[86%] is an estimate of people living in countries with per capita gross national product of less than $10,000. Of the world’s six billion-plus inhabitants, only 14 percent live in countries where this measure is over $10,000. … companies can no longer afford to not pay attention to emerging economies.
Harvard University recently put together an excellent conference on mobilizing the private sector for public education. The relevant papers and presentations, by both donors and academia, are now available online and provide a great summary of current trends and issues.
For example, Harry Patrinos points out that we still don’t know enough about the results of private contracting in developing countries.
This George Mason online database of speech accents tells us that accents are systematic rather than merely mistaken speech. An interesting few minutes for those of you who speak English as a second language, travel extensively or work in an international environment.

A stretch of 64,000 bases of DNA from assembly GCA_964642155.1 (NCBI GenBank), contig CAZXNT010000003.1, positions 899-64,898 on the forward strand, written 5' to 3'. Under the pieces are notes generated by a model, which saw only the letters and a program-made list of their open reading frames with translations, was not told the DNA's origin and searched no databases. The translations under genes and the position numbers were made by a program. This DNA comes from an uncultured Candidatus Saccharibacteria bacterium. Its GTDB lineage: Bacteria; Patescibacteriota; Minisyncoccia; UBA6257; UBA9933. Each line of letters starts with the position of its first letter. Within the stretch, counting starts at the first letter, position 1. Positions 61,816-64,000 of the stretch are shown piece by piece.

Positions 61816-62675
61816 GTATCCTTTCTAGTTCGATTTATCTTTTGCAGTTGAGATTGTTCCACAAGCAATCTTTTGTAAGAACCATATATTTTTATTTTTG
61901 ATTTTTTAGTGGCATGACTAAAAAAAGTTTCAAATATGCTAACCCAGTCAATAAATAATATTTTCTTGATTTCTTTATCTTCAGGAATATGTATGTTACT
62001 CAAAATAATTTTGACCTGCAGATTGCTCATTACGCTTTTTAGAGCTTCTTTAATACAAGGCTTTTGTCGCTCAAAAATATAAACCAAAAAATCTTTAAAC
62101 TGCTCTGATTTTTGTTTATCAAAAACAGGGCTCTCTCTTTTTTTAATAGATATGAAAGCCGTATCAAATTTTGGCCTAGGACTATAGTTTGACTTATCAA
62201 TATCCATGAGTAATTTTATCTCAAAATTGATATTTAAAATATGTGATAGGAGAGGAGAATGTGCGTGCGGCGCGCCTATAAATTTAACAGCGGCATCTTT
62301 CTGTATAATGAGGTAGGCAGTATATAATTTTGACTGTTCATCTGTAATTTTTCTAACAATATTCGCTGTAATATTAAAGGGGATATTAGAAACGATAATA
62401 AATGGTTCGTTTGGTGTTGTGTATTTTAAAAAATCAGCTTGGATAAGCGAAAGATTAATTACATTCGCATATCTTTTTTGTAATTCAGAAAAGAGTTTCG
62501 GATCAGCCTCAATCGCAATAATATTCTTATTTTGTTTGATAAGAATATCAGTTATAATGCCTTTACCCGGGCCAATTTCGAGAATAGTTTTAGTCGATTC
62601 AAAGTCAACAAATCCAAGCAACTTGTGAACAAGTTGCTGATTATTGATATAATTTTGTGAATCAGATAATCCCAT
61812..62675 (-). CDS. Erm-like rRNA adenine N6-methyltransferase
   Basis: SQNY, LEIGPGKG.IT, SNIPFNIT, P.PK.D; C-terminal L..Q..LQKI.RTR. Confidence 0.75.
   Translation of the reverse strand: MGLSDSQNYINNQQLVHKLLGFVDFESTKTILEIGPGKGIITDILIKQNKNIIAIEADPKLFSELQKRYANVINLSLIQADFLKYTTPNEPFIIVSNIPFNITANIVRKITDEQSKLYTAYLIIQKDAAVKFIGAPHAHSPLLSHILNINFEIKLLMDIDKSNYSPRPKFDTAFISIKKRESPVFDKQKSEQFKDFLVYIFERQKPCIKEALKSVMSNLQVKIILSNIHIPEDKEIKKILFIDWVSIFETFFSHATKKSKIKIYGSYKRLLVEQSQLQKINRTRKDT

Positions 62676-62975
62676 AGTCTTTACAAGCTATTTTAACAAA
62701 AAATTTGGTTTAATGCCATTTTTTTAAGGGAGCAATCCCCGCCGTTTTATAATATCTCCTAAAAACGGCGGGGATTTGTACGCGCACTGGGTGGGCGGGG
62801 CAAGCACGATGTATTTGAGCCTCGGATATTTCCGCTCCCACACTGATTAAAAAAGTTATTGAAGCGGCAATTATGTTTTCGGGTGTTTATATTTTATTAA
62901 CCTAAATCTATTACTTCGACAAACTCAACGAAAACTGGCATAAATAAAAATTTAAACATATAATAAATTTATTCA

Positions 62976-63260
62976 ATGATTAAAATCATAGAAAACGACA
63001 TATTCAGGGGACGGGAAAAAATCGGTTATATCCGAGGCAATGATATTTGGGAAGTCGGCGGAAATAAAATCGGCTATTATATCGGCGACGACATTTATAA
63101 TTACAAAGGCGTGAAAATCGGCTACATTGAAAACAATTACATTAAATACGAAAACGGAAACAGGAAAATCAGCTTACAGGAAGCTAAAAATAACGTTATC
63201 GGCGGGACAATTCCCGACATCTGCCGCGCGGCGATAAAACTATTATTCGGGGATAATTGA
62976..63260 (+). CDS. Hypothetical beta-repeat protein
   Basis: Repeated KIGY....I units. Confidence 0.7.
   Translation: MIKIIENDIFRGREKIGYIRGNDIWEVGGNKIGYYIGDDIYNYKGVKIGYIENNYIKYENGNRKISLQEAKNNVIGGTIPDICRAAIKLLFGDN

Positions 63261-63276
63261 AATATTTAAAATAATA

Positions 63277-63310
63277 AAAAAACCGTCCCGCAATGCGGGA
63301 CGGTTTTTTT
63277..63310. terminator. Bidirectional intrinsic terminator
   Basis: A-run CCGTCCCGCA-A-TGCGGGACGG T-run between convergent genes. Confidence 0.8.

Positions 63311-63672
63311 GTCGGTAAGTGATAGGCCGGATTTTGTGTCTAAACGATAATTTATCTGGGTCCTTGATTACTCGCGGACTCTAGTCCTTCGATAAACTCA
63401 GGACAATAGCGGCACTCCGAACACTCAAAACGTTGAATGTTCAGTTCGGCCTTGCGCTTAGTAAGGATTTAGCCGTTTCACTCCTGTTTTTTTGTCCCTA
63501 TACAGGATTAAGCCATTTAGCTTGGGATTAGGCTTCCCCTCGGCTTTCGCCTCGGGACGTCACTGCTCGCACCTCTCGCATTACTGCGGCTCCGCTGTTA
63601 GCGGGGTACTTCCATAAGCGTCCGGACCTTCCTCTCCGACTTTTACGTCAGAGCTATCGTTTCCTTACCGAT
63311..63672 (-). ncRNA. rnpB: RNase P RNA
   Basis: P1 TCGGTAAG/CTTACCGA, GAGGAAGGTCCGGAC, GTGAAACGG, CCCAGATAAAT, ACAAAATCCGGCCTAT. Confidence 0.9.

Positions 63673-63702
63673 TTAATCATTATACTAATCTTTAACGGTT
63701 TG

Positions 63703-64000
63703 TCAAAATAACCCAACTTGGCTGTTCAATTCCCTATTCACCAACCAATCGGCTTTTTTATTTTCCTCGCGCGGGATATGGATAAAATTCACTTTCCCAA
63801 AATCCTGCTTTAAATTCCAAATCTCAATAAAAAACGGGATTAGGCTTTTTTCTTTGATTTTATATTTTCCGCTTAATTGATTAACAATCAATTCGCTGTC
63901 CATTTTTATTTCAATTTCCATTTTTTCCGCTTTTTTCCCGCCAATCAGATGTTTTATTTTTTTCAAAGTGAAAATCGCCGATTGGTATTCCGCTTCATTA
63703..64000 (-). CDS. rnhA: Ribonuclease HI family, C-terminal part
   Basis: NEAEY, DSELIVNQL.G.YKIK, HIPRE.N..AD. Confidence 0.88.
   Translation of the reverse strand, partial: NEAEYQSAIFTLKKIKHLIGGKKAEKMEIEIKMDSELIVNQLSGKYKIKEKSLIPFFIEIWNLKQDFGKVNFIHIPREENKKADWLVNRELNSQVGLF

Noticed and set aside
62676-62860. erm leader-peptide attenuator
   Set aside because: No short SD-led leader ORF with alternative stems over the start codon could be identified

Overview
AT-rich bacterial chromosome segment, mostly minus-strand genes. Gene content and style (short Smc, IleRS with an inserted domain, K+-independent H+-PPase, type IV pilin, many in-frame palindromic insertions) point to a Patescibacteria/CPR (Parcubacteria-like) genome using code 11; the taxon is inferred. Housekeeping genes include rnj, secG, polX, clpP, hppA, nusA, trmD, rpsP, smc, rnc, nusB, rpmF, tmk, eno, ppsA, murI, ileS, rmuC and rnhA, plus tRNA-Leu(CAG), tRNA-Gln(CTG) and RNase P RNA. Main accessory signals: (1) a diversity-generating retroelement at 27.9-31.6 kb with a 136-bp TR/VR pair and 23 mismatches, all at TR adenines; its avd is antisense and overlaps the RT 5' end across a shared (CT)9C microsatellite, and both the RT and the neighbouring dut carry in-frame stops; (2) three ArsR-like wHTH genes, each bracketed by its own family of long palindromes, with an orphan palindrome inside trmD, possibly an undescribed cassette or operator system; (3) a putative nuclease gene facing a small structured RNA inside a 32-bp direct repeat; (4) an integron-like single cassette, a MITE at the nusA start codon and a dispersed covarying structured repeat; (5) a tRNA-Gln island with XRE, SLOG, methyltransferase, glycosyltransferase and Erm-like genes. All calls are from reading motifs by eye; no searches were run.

One of the most frequent requests we get is for privatization data. Accordingly, we have launched a new privatization database. Building upon the efforts of previous World Bank privatization databases -and with kind collaboration from colleagues at Privatization Barometer, OECD and the EBRD- the database provides information on more than 9,000 developing country privatization transactions from 1988 to 2003.
And ahead of schedule, the World Business Council for Sustainable Development reports. HSBC did not actually go carbon neutral but paid for offsets at around $4.40 per tonne of CO2. I find this more helpful than trying to plant trees in the car parks of HSBC branches around the world... some businesses will inevitably emit carbon dioxide in an early 21st century economy, and the costs of try to eliminate emissions can be prohibitive. The trading approach is likely to be much more effective.
With the Little Big Bag, Mortemard de Boisse may have struck gold. If enough people share her view that her invention is an environmentally sound, healthful and inexpensive alternative, Mortemard de Boisse may prove to be the savior of an increasingly litter-ridden continent and a boon to overburdened shoppers, students, moms and athletes throughout the world.
In 2020 citizens of rich countries could order a new well or power generator for delivery in Sudan as easily and with the same assurance as they could order flowers for delivery to their grandmother in 2005.
And by 2030: